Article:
Airport screenings top 1 million for first time since March
More than 1 million passengers were screened at U.S. airports on Sunday, the first time the threshold has been reached in seven months due to the coronavirus pandemic.
The Transportation Security Administration (TSA) announced that it screened 1,031,505 people at security checkpoints nationwide on Sunday. That amount is 60 percent lower than this time a year ago.
BREAKING NEWS: @TSA screened 1,031,505 people at security checkpoints nationwide yesterday, Sunday, Oct. 18. It’s the first time volume topped 1 million since the pandemic low point of April 14, when 87,534 people were screened. It’s still 60% lower throughput than one year ago.
— Lisa Farbstein, TSA Spokesperson (@TSA_Northeast) October 19, 2020
The last time TSA screened more than 1 million passengers was on March 17, according to the agency. The lowest point for TSA screenings during the pandemic was on April 14, when 87,534 people went through checkpoints.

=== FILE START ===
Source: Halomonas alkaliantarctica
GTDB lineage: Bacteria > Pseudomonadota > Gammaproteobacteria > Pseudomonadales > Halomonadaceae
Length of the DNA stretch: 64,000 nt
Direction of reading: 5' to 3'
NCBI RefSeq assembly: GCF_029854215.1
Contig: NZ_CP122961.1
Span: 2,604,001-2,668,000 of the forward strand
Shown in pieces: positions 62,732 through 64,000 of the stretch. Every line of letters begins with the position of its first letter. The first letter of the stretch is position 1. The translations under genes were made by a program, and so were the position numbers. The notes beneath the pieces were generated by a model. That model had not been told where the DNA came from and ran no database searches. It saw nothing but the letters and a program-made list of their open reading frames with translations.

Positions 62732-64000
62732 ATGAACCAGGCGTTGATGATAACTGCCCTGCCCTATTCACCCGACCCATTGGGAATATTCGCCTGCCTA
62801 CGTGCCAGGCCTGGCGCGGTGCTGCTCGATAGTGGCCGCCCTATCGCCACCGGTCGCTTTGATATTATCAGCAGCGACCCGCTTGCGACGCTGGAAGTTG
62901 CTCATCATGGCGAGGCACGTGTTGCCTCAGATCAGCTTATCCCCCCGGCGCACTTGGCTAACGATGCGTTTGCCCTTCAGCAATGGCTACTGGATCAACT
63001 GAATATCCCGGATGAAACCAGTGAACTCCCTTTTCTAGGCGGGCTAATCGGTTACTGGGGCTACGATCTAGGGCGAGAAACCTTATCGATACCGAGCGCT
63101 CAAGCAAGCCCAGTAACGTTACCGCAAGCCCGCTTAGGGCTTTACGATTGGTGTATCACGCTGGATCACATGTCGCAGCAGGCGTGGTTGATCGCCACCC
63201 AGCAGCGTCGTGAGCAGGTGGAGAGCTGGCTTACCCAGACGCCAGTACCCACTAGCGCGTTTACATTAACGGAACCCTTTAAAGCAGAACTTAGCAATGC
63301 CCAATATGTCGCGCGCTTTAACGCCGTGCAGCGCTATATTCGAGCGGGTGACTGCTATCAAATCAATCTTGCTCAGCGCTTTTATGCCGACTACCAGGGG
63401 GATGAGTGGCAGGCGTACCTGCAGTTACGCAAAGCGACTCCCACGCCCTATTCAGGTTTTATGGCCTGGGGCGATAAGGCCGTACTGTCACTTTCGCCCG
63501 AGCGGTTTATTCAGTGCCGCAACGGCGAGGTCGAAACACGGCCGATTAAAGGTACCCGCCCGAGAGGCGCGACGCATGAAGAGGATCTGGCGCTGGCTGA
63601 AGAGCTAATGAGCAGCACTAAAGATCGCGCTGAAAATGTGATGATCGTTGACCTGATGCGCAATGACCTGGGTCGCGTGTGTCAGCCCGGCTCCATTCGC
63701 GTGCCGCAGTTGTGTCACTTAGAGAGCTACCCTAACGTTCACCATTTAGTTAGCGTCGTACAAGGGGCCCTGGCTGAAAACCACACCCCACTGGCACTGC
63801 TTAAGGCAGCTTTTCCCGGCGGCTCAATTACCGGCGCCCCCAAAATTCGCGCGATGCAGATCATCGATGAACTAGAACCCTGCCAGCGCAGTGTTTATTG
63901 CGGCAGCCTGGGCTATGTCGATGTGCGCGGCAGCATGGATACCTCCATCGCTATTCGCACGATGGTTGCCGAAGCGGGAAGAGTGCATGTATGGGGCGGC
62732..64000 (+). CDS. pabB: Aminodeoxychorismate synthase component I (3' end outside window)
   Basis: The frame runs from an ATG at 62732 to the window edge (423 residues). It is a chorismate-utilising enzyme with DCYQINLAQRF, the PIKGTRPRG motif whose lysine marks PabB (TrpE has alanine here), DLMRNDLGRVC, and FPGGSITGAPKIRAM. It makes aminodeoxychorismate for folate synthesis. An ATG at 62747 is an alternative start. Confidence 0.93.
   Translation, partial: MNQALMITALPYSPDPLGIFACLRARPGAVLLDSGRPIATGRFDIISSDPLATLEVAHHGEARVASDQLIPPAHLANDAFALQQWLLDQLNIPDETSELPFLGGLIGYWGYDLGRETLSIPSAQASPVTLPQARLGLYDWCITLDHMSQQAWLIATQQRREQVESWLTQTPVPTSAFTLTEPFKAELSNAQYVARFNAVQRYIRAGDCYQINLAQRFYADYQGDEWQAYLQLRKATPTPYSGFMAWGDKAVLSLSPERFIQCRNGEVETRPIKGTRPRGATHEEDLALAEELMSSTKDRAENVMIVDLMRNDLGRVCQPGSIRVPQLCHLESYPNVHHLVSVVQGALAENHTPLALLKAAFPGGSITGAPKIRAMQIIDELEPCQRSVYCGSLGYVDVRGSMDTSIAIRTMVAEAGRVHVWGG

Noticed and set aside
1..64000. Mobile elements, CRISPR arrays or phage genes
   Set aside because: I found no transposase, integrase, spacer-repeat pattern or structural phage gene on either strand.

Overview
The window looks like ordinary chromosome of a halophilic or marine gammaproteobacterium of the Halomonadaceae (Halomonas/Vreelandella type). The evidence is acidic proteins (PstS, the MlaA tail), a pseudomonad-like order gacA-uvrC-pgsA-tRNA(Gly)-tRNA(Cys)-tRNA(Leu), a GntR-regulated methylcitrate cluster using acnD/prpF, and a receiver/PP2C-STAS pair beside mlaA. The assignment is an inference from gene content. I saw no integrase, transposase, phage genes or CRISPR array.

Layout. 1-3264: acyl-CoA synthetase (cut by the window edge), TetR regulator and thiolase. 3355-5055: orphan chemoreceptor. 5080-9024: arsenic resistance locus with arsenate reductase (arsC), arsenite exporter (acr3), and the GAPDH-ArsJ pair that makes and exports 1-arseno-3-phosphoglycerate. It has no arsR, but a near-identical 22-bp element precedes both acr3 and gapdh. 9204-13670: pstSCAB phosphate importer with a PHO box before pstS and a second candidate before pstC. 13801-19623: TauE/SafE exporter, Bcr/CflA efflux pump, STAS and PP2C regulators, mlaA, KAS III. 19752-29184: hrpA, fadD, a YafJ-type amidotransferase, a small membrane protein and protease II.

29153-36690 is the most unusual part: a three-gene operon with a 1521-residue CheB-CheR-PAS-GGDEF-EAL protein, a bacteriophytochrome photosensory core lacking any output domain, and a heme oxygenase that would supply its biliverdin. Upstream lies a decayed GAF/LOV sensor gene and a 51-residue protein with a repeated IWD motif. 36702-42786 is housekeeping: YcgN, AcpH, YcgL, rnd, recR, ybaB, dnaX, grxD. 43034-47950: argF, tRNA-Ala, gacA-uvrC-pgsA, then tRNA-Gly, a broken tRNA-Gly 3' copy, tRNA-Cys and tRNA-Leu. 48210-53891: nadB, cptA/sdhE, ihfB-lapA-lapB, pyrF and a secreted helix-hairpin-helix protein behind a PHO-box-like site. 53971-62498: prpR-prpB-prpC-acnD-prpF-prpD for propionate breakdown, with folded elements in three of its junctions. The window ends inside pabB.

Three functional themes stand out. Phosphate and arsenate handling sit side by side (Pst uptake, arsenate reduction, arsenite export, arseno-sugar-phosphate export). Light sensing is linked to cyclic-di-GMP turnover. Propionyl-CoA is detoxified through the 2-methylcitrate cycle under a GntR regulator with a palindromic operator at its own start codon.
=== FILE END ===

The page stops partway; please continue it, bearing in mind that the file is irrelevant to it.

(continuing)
On Saturday, TSA screened nearly 789,000 people, which was about 19,000 more than one week earlier. Saturday’s total was roughly 62 percent lower than a year ago.
On Friday, TSA screened just over 973,000 people.
Prior to the pandemic, U.S. airlines were transporting 2.5 million passengers and 58,000 tons of cargo each day, according to industry group Airlines for America.
Net booked revenue for U.S. airlines is currently down 80 percent and carriers are collectively burning more than $5 billion of cash a month.
United Airlines CEO Scott Kirby last week said that he doesn’t expect the demand for business travel to return to pre-pandemic levels until 2024.